Care workers receive back pay awards after employment tribunal ruling
A recent employment tribunal ruling has awarded a group of homecare workers an average of £10,000 each in back pay, as it found they had been unlawfully paid less than half of the minimum wage for providing care to elderly and disabled people.
The 10 workers were also on zero-hours contracts and they were found to be underpaid as they were not paid for the time they spent travelling between their client’s homes. Many of the workers were often working up to 14 hours a day and as a result they received half of the £7.20 minimum wage at the time of the case being brought to court in 2016 by the trade union Unison. The tribunal found that the time between their appointments which was often up to 60 minutes of travelling should have been treated as working time.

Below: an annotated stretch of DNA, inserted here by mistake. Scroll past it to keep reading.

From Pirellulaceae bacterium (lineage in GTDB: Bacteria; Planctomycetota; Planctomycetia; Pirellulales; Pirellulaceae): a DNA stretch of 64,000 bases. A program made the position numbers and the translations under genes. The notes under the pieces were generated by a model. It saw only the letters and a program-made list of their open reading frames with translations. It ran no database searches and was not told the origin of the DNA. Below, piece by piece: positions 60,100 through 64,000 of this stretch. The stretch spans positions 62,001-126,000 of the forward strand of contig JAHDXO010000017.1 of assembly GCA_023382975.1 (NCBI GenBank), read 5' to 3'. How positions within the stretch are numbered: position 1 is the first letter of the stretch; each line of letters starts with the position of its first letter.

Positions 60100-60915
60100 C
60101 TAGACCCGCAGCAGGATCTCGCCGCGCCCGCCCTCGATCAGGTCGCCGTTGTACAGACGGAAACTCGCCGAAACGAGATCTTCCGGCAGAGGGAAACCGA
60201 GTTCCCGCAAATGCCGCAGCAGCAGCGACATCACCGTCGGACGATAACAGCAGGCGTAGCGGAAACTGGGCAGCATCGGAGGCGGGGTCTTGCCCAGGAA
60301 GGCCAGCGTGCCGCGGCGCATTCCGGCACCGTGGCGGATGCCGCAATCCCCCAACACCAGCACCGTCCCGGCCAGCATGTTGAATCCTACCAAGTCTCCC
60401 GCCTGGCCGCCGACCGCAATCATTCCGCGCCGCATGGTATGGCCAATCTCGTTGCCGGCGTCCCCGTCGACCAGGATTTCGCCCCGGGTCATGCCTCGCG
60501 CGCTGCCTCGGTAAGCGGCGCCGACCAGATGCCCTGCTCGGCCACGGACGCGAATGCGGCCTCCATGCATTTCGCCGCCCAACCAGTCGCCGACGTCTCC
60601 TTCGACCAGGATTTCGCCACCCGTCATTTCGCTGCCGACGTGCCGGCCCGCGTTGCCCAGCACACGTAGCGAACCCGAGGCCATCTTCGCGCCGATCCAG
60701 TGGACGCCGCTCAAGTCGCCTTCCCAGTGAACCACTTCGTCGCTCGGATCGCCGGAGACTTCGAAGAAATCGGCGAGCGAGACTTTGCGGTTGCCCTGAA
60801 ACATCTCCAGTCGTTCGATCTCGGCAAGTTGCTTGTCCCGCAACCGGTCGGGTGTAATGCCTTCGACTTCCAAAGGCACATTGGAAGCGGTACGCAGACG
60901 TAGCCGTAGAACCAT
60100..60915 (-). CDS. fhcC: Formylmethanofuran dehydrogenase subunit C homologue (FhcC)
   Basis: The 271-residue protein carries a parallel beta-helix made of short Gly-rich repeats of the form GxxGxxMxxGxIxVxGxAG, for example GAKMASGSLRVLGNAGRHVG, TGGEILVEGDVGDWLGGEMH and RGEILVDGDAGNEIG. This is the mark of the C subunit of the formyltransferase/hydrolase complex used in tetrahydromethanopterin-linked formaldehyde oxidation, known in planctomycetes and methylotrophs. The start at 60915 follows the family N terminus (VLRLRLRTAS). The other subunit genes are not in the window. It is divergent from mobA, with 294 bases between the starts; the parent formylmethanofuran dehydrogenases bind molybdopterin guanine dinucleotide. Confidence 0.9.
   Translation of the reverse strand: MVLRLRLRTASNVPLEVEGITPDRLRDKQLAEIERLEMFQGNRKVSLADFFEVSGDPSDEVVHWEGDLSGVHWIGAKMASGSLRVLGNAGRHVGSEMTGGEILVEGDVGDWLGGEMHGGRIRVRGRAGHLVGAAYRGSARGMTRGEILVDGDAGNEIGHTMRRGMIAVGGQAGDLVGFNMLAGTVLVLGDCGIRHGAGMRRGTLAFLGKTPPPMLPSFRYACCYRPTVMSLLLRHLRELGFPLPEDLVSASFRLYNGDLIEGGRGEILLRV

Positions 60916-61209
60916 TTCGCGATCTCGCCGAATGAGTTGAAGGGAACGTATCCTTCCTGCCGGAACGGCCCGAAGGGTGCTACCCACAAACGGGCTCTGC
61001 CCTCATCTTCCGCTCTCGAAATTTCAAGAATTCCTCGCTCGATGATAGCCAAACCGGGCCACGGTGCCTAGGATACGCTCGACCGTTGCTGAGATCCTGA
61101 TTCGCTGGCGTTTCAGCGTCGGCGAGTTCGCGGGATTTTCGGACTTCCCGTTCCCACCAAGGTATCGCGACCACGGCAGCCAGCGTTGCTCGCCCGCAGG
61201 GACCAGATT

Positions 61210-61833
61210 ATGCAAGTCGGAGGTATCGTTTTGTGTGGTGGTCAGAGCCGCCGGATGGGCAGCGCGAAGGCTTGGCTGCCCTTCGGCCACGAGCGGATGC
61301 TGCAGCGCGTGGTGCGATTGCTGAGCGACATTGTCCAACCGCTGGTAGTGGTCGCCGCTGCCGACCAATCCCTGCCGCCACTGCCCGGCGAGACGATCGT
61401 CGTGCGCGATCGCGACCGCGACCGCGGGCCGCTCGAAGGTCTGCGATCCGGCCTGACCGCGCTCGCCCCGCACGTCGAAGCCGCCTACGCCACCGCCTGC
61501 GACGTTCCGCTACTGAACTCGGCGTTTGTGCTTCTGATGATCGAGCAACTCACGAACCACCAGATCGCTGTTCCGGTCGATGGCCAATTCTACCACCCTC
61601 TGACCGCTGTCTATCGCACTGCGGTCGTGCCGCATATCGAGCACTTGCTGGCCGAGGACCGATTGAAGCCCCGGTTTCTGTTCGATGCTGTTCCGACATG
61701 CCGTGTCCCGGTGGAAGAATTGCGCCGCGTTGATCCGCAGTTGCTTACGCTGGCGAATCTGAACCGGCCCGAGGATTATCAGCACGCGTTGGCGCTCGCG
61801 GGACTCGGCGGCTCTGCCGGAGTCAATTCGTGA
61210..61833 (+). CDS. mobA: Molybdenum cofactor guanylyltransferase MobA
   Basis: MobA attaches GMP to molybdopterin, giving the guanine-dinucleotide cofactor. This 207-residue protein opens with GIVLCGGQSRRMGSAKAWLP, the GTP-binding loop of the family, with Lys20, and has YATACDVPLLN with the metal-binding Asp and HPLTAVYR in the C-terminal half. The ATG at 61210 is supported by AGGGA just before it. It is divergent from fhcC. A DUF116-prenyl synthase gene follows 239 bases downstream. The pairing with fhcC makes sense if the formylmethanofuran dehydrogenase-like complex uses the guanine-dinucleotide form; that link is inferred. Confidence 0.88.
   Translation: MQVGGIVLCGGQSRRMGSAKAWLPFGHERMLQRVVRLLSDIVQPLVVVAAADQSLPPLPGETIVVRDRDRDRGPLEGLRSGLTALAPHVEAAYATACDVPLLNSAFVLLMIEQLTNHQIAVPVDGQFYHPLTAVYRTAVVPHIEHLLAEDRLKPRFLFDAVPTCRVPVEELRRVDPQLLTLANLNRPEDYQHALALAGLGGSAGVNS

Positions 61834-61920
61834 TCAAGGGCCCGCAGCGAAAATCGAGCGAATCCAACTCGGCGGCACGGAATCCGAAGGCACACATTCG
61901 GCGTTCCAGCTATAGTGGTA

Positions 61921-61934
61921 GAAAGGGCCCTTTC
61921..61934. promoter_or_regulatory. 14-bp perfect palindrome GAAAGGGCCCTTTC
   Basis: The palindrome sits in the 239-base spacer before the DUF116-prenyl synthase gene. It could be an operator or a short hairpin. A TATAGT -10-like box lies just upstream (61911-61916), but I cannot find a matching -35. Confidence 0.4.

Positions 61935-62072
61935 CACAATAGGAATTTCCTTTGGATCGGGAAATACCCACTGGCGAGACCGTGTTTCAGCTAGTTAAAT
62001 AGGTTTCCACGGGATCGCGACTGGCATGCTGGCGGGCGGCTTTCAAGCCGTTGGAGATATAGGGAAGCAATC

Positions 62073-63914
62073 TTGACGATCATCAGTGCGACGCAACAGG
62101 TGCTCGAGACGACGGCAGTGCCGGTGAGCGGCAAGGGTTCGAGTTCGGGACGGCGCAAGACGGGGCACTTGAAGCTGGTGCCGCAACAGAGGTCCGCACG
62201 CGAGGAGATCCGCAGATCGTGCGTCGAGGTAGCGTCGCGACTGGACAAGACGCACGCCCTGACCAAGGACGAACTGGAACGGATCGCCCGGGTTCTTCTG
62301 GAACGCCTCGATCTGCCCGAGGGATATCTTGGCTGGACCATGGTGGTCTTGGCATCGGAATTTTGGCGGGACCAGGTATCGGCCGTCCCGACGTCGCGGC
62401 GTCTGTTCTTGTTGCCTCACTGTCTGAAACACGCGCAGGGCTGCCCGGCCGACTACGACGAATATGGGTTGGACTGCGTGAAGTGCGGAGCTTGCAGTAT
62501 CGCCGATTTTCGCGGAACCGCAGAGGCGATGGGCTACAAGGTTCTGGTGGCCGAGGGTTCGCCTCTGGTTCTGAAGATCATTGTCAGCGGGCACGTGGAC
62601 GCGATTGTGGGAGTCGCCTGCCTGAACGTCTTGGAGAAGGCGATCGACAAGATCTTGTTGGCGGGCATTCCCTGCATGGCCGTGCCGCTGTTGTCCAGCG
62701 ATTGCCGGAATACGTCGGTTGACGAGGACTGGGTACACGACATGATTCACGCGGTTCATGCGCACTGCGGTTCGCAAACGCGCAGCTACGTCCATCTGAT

Unison said in response to the ruling: “The employment tribunal judgement sends a clear message to employers that it was unacceptable to pay staff ‘illegal poverty wages’”.
This ruling is significant for all homecare providers, councils, the NHS and also for individuals privately buying their own care on how payments should be calculated for workers. If an employer is unsure about how to calculate employee pay or have questions about complying with the National Minimum Wage rules then they should get in touch to discuss it otherwise they may face a large bill in the future. The experience and skill of care staff which has and continues to be critical during the Covid pandemic should be valued more.
It is also worth noting that in this particular case, the employer ‘inherited’ the pay regime under TUPE which resulted in these historic liabilities. Care providers who are considering taking over new contracts should make sure they carry out due diligence to identify any historic back pay liabilities to avoid this happening in the future.